Mothers
Pregnancy
Education

All Science Journal Classification (ASJC) codes

  • Health Policy

Cite this

@article{9612473ca2d546a88291802823c4ca0a,
title = "The opioid epidemic, neonatal abstinence syndrome, and estimated costs for special education services",
abstract = "Children whose mothers used or misused opioids during their pregnancies are at an increased risk of exhibiting cognitive or behavioral impairments in the future, which may result in identifiable disabilities that require special education services in school. The costs associated with these additional educational services, however, have remained unknown. Using data from available empirical work, we calculated a preliminary set of cost estimates of special education and related services for children diagnosed with neonatal abstinence syndrome (NAS). We estimated these costs for a single cohort of children from the Commonwealth of Pennsylvania with a diagnosis of NAS. The resulting cost estimates were $16,506,916 (2017 US$) in total educational services provisions, with $8,253,458 (2017 US$) of these costs attributable to the additional provision of special education services. This estimate includes both opioid use during pregnancy that was linked to NAS in general and NAS that resulted specifically from prescription opioid use. We estimate the total annual education costs for children born in Pennsylvania with NAS associated with maternal use of prescription opioids to be $1,012,506 (2017 US$). Of these costs, we estimate that $506,253 (2017 US$) are attributable to the additional provision of special education services. We detail the calculation of these cost estimates and provide an expanded set of estimates for additional years of special education services (3-year, 5-year, and 13-year, or the K-12 educational time frame). We conclude with a discussion of limitations and suggestions for future work.",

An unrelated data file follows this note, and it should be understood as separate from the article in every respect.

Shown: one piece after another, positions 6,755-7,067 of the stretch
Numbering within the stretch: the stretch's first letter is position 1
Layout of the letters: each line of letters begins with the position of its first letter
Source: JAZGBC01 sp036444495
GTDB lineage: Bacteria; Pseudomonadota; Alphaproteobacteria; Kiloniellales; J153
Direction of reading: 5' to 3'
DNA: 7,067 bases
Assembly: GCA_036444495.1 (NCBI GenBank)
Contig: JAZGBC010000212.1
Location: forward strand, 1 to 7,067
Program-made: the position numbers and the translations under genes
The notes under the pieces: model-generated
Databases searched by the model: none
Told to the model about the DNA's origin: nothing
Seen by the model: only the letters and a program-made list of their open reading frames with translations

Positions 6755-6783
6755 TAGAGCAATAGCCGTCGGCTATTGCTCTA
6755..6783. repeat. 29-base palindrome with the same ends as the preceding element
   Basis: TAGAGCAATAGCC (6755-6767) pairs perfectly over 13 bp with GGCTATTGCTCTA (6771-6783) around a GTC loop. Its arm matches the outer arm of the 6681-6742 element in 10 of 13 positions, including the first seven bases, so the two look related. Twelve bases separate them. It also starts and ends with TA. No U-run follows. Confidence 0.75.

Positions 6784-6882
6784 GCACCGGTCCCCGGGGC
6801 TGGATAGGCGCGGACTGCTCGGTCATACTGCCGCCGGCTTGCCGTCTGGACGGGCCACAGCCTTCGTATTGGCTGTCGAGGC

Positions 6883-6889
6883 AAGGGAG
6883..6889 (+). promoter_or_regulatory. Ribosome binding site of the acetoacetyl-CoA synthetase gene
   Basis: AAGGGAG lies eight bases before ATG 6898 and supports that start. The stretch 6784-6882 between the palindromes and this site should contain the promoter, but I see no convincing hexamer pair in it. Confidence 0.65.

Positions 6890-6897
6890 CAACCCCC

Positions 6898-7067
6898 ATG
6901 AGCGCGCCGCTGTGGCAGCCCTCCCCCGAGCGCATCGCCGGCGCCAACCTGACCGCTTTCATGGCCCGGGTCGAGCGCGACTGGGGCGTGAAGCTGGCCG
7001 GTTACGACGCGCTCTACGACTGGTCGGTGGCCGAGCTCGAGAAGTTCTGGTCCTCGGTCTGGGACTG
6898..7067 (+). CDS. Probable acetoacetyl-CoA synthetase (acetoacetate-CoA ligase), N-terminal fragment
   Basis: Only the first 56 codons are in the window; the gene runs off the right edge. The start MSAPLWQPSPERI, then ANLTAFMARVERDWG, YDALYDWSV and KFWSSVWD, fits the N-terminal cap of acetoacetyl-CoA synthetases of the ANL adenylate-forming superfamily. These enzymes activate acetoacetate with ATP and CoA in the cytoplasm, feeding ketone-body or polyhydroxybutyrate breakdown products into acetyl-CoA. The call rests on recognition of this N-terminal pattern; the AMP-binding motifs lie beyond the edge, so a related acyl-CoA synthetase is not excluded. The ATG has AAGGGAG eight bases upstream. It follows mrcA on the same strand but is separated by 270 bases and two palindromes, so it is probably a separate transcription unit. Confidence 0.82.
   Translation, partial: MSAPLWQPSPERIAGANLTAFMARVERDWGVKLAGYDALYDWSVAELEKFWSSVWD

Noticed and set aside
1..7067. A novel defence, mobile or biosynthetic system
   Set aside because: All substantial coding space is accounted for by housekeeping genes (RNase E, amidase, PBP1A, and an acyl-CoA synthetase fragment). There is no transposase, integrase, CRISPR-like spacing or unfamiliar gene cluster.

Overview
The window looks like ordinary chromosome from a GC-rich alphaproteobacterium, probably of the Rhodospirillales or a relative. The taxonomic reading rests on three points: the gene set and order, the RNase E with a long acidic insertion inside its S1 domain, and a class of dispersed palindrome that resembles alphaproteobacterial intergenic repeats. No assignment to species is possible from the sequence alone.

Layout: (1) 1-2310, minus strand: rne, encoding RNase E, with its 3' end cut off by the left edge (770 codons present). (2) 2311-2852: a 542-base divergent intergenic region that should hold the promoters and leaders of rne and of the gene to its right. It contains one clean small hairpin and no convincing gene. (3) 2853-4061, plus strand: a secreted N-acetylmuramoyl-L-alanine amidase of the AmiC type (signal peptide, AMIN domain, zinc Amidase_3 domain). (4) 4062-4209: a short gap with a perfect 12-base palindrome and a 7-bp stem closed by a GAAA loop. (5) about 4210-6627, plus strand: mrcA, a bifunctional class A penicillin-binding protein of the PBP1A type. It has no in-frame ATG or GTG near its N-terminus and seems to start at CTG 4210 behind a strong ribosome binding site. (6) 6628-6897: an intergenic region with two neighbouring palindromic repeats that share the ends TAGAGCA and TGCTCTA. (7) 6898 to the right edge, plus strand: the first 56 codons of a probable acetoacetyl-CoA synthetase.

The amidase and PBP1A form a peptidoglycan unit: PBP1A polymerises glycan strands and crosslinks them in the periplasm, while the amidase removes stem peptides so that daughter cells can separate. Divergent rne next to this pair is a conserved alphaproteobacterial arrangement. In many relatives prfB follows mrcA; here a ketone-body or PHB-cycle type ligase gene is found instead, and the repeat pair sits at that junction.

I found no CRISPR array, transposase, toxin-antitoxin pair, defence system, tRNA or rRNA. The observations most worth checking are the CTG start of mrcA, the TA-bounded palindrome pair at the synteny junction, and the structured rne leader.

author = "Paul Morgan and Yangyang Wang",
year = "2019",
month = "7",
day = "1",
language = "English (US)",
volume = "25",
pages = "S264--S269",
journal = "American Journal of Managed Care",